A Transgender Woman Sues Massachusetts After She Faced Harassment In A Men's Prison
The transgender community has been in the news for positive reasons lately, like the success of several openly transgender candidates winning their races in the 2017 election. However, they still face an uphill battle for recognition and civil rights on many fronts — including in prison. A transgender female inmate in Massachusetts is suing the state's corrections department for holding her in an all-male prison against her will, where she says she's been subject to physical and emotional abuse. The Massachusetts Department of Corrections has not commented publicly on the lawsuit, and Bustle has reached out for comment.
The prisoner, identified only as Jane Doe, alleges that correctional officers and other inmates have groped and taunted her during her time at the prison facility. She reported to the prison as a woman, but the Massachusetts Department of Corrections said that she could not be placed into an all-female facility until she had had gender reassignment surgery. She has not had the surgery, but she is 53 years old and has been living openly as a woman and receiving hormone therapy for almost 40 years.
GLBTQ Legal Advocates & Defenders' (GLAD) transgender rights project is the group representing her in her legal struggle. If they succeed, she would become the first transgender woman in Massachusetts to be placed with other female prisoners.
The suit doesn't just request that the Massachusetts Department of Correction move the prisoner to an all-female facility. If they win, corrections officers would have to address her as a woman, and only female officers would be able to strip search her. The lawsuit claims that being in an all-male prison, she is forced to be strip searched by male guards, and both the guards and the other prisoners allegedly harass her for being a "wannabe woman." GLAD is arguing that living in this situation constitutes a violation of her rights, and that she should be treated just like any other woman — whether or not she's had gender reassignment surgery.
“In 2017, it is a total shame that this state—with so much broader policy recognizing the humanity of transgender people—doesn’t recognize that humanity in our correction system,” said Jennifer Levi, director of the Transgender Rights Project at GLAD, to the Boston Globe. “They’re serving time for underlying offenses, but they’re not supposed to be punished for being transgender. That’s wrong.”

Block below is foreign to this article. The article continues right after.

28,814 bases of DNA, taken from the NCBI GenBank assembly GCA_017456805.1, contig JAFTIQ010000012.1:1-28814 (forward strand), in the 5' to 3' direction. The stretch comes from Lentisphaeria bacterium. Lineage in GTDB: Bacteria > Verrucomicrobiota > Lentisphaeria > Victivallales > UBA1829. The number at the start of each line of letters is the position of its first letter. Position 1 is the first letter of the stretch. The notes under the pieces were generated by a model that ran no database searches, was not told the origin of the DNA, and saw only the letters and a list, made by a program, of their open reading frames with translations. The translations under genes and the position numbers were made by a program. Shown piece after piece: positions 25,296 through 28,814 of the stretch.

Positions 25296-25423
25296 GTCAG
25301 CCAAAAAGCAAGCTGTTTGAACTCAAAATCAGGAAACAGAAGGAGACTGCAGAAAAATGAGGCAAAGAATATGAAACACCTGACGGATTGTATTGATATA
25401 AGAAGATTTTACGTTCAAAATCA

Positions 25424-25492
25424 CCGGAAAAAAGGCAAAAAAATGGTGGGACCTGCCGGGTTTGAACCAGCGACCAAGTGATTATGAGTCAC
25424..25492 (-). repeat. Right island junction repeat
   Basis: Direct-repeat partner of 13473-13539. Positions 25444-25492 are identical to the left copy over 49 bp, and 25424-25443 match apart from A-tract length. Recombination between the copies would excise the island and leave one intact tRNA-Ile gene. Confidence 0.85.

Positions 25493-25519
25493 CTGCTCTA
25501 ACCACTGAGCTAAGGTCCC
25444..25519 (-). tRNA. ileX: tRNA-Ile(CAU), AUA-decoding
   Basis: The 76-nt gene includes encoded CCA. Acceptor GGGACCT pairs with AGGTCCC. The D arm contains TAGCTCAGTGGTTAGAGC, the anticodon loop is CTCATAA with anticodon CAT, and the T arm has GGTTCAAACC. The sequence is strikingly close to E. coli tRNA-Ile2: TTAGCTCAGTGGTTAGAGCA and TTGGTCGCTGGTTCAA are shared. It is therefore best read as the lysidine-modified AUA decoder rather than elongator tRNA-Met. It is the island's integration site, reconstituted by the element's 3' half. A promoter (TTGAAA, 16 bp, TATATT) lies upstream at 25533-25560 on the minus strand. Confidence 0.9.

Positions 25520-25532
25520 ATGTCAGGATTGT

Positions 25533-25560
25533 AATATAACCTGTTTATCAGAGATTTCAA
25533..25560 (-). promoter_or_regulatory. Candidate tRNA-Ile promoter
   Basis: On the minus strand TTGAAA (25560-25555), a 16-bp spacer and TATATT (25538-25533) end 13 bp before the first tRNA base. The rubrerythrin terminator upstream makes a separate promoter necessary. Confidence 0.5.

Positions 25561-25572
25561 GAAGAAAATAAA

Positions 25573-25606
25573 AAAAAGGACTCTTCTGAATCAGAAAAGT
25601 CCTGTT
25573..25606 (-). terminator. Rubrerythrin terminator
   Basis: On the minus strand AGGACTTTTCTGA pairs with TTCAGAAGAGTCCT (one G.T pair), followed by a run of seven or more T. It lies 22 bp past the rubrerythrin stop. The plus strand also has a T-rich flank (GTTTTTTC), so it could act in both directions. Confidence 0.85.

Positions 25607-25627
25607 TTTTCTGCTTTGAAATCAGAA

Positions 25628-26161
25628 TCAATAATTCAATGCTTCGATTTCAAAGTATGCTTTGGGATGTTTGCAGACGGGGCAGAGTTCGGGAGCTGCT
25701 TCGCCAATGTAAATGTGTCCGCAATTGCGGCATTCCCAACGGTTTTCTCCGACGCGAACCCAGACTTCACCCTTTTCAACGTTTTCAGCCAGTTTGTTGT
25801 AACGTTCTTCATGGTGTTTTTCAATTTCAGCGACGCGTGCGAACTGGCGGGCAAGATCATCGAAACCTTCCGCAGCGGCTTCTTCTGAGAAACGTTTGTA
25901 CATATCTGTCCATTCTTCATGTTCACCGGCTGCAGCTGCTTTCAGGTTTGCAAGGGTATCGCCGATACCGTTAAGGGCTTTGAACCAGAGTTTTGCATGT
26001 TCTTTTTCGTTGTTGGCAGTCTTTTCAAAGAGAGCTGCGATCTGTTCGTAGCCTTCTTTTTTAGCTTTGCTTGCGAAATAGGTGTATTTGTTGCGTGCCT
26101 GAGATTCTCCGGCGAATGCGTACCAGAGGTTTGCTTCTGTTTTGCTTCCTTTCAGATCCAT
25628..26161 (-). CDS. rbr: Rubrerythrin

The woman is being held for a nonviolent drug offense, the Boston Globe reports, but the lawsuit argues that she's being punished in a way that goes far beyond the crime that she committed.
The woman isn't alone in suffering abuse and harassment as a transgender inmate. A study conducted in 2011-12 found that transgender prisoners suffer sexual abuse at a rate 10 times higher than the general prison population. A movement of transgender prisoner advocacy has been working to address issues like that, and a victory in this case would represent a significant step forward.
“It’s the next thing coming down the line in the evolution of how we think about transgender people locked up and their options,” said Valerie Jenness, a sociologist at the University of California who studies transgender prisoners, speaking with the Boston Globe. “Historically, prisons have used a genital basis to determine housing and now there’s starting to be a discussion of [if there] could there be alternative ways of doing this.”
Other organizations working on equal rights for transgender prisoners include the Transgender Law Center, which recently pushed for a bill in California that would make it easier for transgender inmates to change their names and gender on their official documents in California, and the National Center for Transgender Equality.
The overarching goal of all of these projects is to gain equal protection — and therefore a sense of safety and security, which is severely lacking right now — for transgender prisoners. Winning this case would mean a huge positive change for the woman in question, but it would also be a big step forward for the whole advocacy movement.